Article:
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Old 02-26-2012, 12:59 PM   #32
Marc Abrams
Dojo: Aikido Arts of Shin Budo Kai/ Bedford Hills, New York
Location: New York
Join Date: May 2006
Posts: 1,302
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Re: My thoughts on competition vs Non-competioin

Quote:
Dan Harden wrote: View Post

There is a reason that you seldom-if ever- hear of someone from Aikido who has ever won anything in a martial venue using Aikido or aiki alone to do so. As a martial art- Aikido doesn't work in a Martial sense against someone trained to fight back. For that reason alone we should be giving kudos to those in Aikido who are now stepping out and training IP/aiki and cross training in martial venues, making Aikido work more and more as a martial art. I have a personal interest to those actively training to possess aiki and making aiki both deadly and controlling instead of some artificial harmonious state predicated on totally false parameters. I agree with the increasing number of Aikido-ka who are summarily rejecting the over cooperative, falsely harmonious model that Aikido was for them.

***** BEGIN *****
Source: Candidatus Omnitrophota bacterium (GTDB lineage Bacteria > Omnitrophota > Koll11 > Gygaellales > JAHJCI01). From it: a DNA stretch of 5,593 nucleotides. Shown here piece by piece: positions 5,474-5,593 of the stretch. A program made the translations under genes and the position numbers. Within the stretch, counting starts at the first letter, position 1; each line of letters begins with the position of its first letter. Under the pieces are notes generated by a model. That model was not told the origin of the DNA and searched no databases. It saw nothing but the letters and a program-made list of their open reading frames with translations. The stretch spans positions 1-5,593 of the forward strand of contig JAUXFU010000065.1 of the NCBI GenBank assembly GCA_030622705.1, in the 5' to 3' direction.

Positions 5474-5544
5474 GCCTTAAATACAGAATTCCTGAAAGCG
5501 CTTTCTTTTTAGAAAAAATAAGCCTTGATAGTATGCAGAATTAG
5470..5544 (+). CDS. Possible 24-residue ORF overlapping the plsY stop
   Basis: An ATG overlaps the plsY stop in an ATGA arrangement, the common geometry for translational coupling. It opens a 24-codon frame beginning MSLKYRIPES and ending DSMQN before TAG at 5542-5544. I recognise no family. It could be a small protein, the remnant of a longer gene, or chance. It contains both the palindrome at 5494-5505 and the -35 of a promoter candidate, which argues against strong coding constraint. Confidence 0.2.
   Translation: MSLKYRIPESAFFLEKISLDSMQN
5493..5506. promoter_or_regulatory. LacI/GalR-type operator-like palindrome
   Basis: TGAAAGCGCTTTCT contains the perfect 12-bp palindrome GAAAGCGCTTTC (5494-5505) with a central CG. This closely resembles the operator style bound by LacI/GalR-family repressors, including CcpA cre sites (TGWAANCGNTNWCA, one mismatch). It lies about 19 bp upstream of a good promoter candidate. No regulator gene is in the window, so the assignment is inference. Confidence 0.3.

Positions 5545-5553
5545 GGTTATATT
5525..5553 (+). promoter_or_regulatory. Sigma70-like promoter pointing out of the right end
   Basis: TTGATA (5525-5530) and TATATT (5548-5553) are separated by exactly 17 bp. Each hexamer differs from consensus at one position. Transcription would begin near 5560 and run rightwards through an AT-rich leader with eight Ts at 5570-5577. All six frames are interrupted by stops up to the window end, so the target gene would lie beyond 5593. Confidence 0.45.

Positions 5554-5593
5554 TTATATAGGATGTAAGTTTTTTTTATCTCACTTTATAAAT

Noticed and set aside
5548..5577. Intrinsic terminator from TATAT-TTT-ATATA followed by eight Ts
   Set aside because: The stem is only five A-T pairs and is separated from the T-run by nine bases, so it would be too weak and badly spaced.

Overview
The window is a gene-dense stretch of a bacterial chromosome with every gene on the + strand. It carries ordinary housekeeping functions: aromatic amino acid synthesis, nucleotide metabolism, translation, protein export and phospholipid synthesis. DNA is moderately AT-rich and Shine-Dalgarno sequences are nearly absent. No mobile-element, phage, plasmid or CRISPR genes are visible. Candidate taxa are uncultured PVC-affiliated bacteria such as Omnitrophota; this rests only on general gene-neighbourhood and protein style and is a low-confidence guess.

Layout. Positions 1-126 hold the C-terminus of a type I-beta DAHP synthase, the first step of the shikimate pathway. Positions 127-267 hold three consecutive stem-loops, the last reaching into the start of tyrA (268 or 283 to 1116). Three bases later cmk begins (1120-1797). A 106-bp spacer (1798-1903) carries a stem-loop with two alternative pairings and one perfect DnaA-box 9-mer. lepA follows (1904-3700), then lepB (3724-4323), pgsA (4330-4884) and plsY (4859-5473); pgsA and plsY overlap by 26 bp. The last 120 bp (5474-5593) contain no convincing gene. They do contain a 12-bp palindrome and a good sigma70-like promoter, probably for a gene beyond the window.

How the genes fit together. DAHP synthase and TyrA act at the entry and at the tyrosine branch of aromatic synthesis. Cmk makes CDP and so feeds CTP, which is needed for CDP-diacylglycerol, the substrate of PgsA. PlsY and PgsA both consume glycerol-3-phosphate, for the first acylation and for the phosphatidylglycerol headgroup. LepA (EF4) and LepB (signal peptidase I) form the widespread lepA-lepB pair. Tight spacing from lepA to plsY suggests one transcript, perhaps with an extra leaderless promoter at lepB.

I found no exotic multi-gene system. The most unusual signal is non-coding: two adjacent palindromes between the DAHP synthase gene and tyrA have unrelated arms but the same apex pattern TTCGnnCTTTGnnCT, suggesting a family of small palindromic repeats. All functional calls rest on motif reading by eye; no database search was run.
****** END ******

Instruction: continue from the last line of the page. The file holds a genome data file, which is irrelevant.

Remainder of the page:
Dan
Dan:

It depends of course upon how you define "Aikido." If you associate "Aikido" with the overly cooperative, falsely harmonious model, then I absolutely agree with you. As you know, not all of us ascribe to that model, nor do we seek to emulate it. The couple of times that I have had to use "Aikido," I was not only surprised that I did what I did, but further surprised that the stuff really worked! I am honest enough to acknowledge that most of my martial arts and fighting sports time up until that point in time had trained me to be able to function within a genuine fight. Without that experience, I seriously doubt that my Aikido training alone would have enabled me to do what I did.

It is sad that people have to step out of the predominant training model in order to re-introduce important aspects of Aikido that have genuinely faded into almost background noise. It is a hopeful sign that there is a growing group of Aikidoka who are seriously training with people such as yourself. These people are also reworking their own teaching and training paradigms so as to be able to effectively teach and train in form of Aikido that contains the IP/Aiki skills that some of the legendary teachers in Aikido exhibited (or exhibit today). I am hopeful in that many in that group recognize that a critical component moving forward must be a teaching methodology that is both effective and efficient.

Regards,

Marc Abrams
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